Protecting Pennsylvania’s Plants and Animals
Pennsylvania is a diverse state rich with forests, streams and wetlands. Nestled inside our forests you will often encounter small wetlands known as vernal pools. Most vernal pools perform a magic trick each year, vanishing during the heat of high summer and returning during the cool rains and snows of fall, winter and spring. The Western Pennsylvania Conservancy protects vernal pool habitats through its research and inventory, landowner outreach, public education, land acquisitions and easements, and partnerships with other organizations.
How Do Vernal Pools Develop?
Pennsylvania’s geologic diversity can be seen in the different ways our vernal pools form. In our non-glacial regions of the state, vernal pools are found in floodplains and poorly drained soils in lowlands. In the South Mountain region, you can find thousands of sag ponds. These ponds form where limestone bedrock melts away over time and the overlying soils sink into the depressions that form beneath the surface.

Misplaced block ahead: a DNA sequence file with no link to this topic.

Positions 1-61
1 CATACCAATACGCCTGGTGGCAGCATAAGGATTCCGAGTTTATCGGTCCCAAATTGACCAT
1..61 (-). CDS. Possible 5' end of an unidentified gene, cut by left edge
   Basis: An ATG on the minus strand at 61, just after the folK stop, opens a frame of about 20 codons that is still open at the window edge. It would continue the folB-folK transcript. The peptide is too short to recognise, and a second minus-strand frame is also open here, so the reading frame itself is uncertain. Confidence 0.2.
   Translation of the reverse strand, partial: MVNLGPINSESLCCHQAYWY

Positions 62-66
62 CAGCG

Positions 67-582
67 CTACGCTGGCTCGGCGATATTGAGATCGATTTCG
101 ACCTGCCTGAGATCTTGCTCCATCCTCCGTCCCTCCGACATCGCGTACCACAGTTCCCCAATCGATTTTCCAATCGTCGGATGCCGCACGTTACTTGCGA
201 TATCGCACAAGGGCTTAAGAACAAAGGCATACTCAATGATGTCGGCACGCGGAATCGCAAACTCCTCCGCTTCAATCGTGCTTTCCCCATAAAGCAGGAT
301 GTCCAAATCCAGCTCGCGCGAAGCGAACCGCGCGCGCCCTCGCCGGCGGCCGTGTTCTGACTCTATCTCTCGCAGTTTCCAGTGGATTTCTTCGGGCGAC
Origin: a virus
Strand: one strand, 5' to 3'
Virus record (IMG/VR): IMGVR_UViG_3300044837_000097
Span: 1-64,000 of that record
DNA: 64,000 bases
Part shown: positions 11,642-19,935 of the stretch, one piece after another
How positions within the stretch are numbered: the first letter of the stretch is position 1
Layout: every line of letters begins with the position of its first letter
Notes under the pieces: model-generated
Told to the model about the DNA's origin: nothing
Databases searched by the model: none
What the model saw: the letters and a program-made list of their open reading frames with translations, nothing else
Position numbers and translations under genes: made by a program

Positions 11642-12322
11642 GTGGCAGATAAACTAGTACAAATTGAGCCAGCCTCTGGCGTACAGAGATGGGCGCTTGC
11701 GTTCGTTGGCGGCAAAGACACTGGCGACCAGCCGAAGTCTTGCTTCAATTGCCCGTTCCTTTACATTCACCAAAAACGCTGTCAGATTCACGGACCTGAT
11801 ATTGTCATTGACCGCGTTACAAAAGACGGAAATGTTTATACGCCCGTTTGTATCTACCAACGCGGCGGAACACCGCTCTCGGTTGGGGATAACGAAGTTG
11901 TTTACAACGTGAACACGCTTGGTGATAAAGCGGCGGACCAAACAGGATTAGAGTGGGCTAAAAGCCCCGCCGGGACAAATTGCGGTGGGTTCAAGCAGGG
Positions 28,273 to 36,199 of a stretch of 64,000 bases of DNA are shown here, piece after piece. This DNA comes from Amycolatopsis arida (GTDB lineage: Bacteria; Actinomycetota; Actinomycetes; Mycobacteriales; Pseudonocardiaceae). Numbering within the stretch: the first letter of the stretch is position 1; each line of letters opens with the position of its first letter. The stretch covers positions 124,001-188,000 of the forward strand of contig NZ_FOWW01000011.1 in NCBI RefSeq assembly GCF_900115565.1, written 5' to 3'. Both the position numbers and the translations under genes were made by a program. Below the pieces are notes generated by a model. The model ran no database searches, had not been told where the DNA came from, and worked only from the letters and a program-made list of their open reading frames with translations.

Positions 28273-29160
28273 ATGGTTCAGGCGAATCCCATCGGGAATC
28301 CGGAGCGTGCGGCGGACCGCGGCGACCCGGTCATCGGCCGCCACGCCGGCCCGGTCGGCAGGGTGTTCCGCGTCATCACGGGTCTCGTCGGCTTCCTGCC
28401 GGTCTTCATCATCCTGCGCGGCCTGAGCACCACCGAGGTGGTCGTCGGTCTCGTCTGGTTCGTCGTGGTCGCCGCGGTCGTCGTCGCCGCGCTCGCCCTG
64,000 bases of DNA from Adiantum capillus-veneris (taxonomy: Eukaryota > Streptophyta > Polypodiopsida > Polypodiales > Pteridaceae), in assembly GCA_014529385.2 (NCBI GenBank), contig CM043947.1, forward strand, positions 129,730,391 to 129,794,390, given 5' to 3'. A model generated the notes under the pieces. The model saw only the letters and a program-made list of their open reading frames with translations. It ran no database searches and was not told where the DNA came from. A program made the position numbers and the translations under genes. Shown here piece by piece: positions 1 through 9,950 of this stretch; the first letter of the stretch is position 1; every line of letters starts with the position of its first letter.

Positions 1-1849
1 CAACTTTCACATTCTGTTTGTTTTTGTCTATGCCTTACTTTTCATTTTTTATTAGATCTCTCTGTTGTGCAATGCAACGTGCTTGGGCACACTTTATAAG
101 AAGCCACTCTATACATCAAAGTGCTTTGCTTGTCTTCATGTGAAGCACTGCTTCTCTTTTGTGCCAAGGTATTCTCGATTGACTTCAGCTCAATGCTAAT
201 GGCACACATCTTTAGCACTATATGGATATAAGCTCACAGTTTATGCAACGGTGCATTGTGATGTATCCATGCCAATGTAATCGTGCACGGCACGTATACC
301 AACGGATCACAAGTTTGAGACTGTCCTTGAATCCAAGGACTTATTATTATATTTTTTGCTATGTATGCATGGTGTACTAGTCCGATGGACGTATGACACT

In the Ridge and Valley region, vernal pools are seen at the toeslopes of hills, and in more unexpected places, such as on the tops of ridges, especially on level benches where headwater streams begin. In glacial regions in the northeast and northwest corners of the state, many vernal pools are located in the depressions that formed through actions of ice melt, scour and erosion. In periglacial regions, you can find pingos, which form in the headwaters of mountainous areas where moist soils freeze, thaw and slowly slide downslope, forming crescent-shaped basins.
Vernal Pool Habitat